Nokia 770 Internet Tablet
|Media||RS-MMC or MMCmobile|
|Operating system||Internet Tablet OS 2006 (Maemo (operating system) 2.2)|
|CPU||252 MHz Texas Instruments OMAP 1710|
|Memory||64 MB random-access memory, 128 MB Flash|
|Display||800 × 480 resolution, 4.13 in diagonal, widescreen|
|Connectivity||IEEE 802.11g, Bluetooth|
|Power||BP-5L Li-polymer 1500 mAh battery|
The Nokia 770 Internet Tablet is a wireless Internet appliance from Nokia, originally announced at the LinuxWorld Summit in New York City on 25 May 2005. It is designed for wireless Internet browsing and email functions and includes software such as Internet radio, an RSS news reader, ebook reader, image viewer and media players for selected types of media.
The device went on sale in Europe on 3 November 2005, at a suggested retail price of €349 to €369 (£245 in the United Kingdom). In the United States, the device became available for purchase through Nokia USA's web site on 14 November 2005 for $359.99. On 8 January 2007, Nokia announced the Nokia N800, the successor to the 770. In July 2007, the price for the Nokia 770 fell to under US$150 / 150 EUR / 100 GBP.
- Dimensions: 141×79×19 mm (5.5×3.1×0.7 in)
- Weight: 230 g (8.1 oz) with protective cover or 185 g (6.5 oz) without.
- Processor: Texas Instruments OMAP 1710 CPU running at 252 MHz. It combines the ARM architecture of the ARM926TEJ core subsystem with a Texas Instruments TMS320C55x digital signal processor.
- Memory: 64 MB (64 × 220 bytes) of DDR RAM, and 128 MB of internal flash memory, of which about 64 MB should be available to the user. Option for extended virtual memory (RS-MMC up to 1 GB (2 GB after flash upgrade)).
- Display and resolution: 4.1 inches, 800×480 pixels at 225 pixels per inch with up to 65,536 colors
- Connectivity: WLAN (IEEE 802.11b/g), Bluetooth 1.2, dial-up access, USB (both user-mode, and non-powered host-mode)
- Expansion: RS-MMC (both RS-MMC and DV-RS-MMC cards are supported).
- Audio: speaker and a microphone
The device was manufactured in Estonia and Germany.
The 770, like all Nokia Internet Tablets, runs Maemo, which is similar to many handheld operating systems and provides a "Home" screen—the central point from which all applications and settings are accessed. The home screen is divided into areas for launching applications, a menu bar, and a large customisable area that can display information such as an RSS reader, Internet radio player, and Google search box, for example. Maemo is a modified version of Debian.
A critical bug has been identified that causes memory corruption when using the WLAN connection. This could result in system instability and data corruption. Owners of the 770 are encouraged to apply the bugfix; preferably before having used the WLAN connection for the first time.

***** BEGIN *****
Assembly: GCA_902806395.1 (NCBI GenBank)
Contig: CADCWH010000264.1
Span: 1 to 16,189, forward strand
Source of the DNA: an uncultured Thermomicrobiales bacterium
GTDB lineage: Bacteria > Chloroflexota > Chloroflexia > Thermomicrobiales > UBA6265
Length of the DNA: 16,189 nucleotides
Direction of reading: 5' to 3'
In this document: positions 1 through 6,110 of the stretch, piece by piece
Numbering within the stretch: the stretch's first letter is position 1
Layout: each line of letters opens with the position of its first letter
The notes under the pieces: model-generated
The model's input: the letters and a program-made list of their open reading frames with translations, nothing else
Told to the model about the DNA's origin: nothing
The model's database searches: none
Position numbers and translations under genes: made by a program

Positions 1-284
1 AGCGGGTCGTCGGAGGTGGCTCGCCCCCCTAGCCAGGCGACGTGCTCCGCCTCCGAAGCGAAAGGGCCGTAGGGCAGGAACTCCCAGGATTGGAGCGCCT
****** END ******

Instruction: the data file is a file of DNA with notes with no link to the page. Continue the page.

Because of the Linux-based operating system and the open-source contributions from Nokia, the Nokia 770 Internet Tablet has a great appeal to the hacker and DIY markets. Programmers are porting applications to the Maemo platform, allowing a much more rapidly growing application catalog than other mobile platforms would enjoy. The inclusion of Wi-Fi, Bluetooth, and USB host functionality (through a hack) permits enthusiasts to expand their tablets to include USB mass storage, Bluetooth GPS receivers, a normal USB keyboard, or other devices.
The Nokia 770 has received criticism from some technology reviewers. The most common complaint was about the overall speed of the system, due to the relatively slow CPU and the size of the on-board memory (64 MiB). Short battery life (less than 4 hours in the case of continuous Wi-Fi usage) was also a concern. Some reviews suggested problems with the handwriting recognition, and some said tapping the on-screen keyboard was too slow.
Another common complaint was that it lacked the functions of a mobile PDA, although there are now several PIM options created by the community. Also, for Internet access away from Wi-Fi hotspots, the Nokia 770 relies upon a Bluetooth 1.2 phone acting as a modem, and not all bluetooth phones will work with the tablet. Additionally, some[who?] complained that the device used Reduced-Size MMC (RS-MMC or Micro-MMC) cards that were originally difficult to find. However, the format has since been used in other products and has become widely available. The device originally could only use cards up to 1 GB, but 2 GB cards are supported with the current version of the operating system.
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